ACCOUNTABILITY & 5 Elements of Holding Team Members Accountable #HarvardBusinessReview

Commentary by Dr. Whitesel:  Ensuring that people meet goals in a measurable, yet passionate way, is an important skill for every leader. Here are the five points for creating task-oriented accountability gleaned from Peter Bergman’s recent Harvard Business Review article.

The Right Way to Hold People Accountable

by Peter Bregman, Harvard Business Review, 1/11/16.

… So what can we do to foster accountability in the people around us? We need to aim for clarity in five areas:

  1. Clear expectations. The first step is to be crystal clear about what you expect. This means being clear about the outcome you’re looking for, how you’ll measure success, and how people should go about achieving the objective. It doesn’t all have to come from you. In fact, the more skilled your people are, the more ideas and strategies should be coming from them. …
  2. Clear capability. What skills does the person need to meet the expectations? What resources will they need? If the person does not have what’s necessary, can they acquire what’s missing? If so, what’s the plan…?
  3. Clear measurement. Nothing frustrates leaders more than being surprised by failure. Sometimes this surprise is because the person who should be delivering is afraid to ask for help. Sometimes it comes from premature optimism on both sides. Either way, it’s completely avoidable. During the expectations conversation, you should agree on weekly milestones with clear, measurable, objective targets. If any of these targets slip, jump on it immediately. Brainstorm a solution, identify a fix, redesign the schedule, or respond in some other way that gets the person back on track.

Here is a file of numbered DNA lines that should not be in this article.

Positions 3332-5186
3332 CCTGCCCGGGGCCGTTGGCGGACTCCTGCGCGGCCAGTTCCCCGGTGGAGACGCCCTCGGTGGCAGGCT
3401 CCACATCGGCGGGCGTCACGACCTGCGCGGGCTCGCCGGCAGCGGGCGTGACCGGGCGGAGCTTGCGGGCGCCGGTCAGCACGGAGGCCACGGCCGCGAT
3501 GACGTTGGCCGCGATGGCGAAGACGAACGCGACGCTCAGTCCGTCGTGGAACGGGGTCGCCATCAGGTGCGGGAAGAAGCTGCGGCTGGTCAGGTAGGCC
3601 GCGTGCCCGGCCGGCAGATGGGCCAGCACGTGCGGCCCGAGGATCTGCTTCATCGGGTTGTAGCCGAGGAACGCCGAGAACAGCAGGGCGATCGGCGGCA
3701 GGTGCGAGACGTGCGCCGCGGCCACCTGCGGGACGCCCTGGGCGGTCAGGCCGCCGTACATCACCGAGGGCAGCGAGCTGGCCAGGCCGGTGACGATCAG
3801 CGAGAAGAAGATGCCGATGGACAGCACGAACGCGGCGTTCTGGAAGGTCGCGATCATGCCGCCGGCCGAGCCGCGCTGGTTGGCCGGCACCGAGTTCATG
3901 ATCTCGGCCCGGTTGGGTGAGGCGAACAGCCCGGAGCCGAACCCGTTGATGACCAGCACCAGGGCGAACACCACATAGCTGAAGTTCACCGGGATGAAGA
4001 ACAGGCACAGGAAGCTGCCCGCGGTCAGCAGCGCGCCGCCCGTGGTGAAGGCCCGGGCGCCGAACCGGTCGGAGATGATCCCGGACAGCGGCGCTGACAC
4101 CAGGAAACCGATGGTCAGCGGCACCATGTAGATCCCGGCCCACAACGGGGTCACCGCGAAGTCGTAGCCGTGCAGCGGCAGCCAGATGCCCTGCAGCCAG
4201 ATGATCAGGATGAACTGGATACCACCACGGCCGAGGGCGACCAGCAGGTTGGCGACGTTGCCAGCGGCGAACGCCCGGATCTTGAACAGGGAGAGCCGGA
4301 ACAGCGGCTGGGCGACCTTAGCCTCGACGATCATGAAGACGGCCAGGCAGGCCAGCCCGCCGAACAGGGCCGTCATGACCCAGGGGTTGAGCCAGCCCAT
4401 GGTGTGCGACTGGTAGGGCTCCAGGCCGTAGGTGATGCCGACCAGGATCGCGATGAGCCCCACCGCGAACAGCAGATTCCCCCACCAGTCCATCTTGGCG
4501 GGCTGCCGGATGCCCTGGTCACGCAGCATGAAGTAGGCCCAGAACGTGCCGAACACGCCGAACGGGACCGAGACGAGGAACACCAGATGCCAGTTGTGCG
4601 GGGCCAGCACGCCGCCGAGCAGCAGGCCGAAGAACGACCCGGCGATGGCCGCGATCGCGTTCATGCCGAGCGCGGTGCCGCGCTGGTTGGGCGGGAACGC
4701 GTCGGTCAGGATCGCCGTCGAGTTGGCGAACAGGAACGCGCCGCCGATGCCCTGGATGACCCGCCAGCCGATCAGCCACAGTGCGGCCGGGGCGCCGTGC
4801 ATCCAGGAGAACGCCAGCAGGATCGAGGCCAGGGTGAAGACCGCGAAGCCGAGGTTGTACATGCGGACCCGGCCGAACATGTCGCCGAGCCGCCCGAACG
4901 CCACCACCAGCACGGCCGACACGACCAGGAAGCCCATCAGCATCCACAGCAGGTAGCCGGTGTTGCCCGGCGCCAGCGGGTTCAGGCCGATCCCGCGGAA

4. Clear feedback. Honest, open, ongoing feedback is critical. People should know where they stand. If you have clear expectations, capability, and measurement, the feedback can be fact-based and easy to deliver. Is the person delivering on her commitments..?
  5. Clear consequences. If you’ve been clear in all of the above ways, you can be reasonably sure that you did what’s necessary to support their performance. At this point, you have three choices: repeat, reward, or release. Repeat the steps above if you feel that there is still a lack of clarity in the system. If the person succeeded, you should reward them appropriately (acknowledgement, promotion, etc.). If they have not proven accountable and you are reasonably certain that you followed the steps above, then they are not a good fit for the role, and you should release them from it (change roles, fire them, etc.).

Read more at … https://hbr.org/2016/01/the-right-way-to-hold-people-accountable